The British Labour Party's National Executive Committee - 26 men and women - met at Transport House, London, April 16.
The British Labour Party's National Executive Committee - 26 men and women - met at Transport House, London, April 16. On the agenda was the all-important discussion of Mr. Gaitskell's proposals for re-stating the Party's aims. Mr. Bevan, second to Mr. Gaitskell among the Labour leaders, was not present. He is still recovering at his farm at Ashridge, Bucks., after his recent serious operation, and was not able to vote by proxy.
Two big issues were at stake, not only Labour Party's future policy on public ownership but Mr. Gaitskell's position as leader of the Party. He was to submit to the meeting proposals amending the Party Constitution. They would free the Party from its present apparent committal to full public ownership - specified under Clause 4 of the 1918 Constitution - allowing greater official flexibility in Labour policy towards a combination of public and private ownership of production, distribution and exchange.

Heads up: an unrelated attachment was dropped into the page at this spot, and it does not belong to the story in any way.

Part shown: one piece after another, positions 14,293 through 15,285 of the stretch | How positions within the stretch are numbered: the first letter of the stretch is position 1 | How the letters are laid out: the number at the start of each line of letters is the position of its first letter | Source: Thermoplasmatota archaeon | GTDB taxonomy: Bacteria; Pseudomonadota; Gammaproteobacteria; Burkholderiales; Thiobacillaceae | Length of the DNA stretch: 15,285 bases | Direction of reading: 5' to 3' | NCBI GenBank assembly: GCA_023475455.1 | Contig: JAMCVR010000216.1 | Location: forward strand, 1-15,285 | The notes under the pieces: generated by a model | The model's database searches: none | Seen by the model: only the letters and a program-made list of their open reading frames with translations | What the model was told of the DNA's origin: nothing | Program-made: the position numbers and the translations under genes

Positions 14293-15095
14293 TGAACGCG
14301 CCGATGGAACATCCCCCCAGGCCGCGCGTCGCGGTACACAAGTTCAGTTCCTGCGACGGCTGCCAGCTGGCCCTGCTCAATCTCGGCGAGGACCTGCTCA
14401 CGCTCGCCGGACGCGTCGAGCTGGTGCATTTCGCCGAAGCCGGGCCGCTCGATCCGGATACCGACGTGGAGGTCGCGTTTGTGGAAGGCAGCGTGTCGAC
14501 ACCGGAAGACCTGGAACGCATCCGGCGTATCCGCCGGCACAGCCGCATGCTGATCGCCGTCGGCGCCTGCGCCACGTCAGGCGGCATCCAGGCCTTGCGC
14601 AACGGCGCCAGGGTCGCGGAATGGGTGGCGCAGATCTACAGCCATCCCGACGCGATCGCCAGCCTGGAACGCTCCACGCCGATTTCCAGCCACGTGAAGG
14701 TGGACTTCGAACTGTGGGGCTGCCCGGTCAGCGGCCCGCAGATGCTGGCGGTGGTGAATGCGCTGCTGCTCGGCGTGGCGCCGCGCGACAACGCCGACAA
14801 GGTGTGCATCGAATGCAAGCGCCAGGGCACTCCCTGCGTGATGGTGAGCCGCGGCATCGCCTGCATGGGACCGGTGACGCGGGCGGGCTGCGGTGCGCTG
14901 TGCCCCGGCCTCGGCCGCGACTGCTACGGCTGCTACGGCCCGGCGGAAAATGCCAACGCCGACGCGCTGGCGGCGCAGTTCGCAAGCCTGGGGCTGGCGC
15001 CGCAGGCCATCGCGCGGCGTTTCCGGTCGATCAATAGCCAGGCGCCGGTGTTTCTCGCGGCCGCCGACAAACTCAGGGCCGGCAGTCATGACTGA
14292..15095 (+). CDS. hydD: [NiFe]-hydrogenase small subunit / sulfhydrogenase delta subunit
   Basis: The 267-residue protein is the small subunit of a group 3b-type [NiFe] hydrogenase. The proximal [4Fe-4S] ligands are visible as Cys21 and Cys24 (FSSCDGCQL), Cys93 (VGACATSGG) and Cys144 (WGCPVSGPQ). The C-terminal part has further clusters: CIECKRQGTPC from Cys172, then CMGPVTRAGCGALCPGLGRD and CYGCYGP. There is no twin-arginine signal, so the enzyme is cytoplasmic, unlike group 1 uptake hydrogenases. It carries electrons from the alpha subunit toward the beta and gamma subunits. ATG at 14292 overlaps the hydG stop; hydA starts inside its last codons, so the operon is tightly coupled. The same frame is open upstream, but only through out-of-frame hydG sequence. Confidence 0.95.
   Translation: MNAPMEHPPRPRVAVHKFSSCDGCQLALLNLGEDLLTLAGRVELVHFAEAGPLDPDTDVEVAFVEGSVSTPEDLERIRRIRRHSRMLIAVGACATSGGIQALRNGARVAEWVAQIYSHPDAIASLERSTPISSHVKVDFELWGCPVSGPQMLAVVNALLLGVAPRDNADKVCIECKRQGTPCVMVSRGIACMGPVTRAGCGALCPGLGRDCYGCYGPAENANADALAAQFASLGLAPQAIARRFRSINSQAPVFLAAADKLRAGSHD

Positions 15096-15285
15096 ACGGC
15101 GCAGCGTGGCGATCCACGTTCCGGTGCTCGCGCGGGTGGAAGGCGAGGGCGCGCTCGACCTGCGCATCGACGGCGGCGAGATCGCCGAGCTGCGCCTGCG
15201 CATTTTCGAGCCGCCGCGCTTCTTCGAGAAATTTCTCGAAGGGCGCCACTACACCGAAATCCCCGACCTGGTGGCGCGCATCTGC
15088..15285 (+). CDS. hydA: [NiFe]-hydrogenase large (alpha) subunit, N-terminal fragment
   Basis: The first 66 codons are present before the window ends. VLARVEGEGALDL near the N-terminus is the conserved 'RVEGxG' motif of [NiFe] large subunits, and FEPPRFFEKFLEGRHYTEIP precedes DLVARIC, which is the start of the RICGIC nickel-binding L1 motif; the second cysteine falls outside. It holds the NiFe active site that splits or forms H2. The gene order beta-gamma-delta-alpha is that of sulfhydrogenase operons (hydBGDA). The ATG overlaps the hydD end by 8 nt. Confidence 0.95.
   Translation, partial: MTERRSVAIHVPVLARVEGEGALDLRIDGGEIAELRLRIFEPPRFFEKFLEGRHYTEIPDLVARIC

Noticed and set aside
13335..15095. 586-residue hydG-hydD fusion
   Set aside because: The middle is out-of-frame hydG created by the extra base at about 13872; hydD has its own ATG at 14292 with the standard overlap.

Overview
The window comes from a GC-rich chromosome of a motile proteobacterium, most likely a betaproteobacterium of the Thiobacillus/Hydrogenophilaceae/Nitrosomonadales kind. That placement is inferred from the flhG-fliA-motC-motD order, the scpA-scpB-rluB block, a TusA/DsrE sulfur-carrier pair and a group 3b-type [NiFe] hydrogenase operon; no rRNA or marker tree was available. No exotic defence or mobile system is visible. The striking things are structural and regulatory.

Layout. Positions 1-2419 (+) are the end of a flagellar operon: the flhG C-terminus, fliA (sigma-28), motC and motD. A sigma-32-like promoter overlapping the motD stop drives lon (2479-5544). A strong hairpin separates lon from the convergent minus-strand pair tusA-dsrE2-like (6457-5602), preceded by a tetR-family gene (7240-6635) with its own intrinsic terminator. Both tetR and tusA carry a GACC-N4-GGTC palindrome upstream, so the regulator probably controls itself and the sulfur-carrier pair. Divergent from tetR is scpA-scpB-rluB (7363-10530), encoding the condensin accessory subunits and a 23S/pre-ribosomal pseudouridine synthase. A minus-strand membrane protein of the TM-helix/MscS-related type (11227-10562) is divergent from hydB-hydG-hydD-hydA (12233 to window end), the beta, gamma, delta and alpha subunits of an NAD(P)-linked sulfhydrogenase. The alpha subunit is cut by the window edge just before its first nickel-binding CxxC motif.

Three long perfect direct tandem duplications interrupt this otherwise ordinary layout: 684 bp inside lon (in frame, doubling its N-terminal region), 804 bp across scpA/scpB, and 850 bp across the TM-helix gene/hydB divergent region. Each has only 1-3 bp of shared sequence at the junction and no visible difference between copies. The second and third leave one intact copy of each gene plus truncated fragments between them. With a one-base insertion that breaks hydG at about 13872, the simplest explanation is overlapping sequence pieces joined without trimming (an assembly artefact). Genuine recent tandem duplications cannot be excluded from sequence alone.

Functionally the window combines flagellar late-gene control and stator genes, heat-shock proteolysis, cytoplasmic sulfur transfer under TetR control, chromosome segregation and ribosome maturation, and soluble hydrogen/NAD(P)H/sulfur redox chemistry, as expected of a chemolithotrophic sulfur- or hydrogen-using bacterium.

Mr. Gaitskell was expected to get a big majority of votes in his favour, but the powerful Transport and General Workers' Union was understood to oppose his amendments, which would have a serious effect at the annual Party conference in October. Also, another Labour leader, Mr. Richard Crossman, was recently 'dismissed' by Mr. Gaitskell as Labour spokesman on Pensions because of his "rebel" views on defence and public ownership.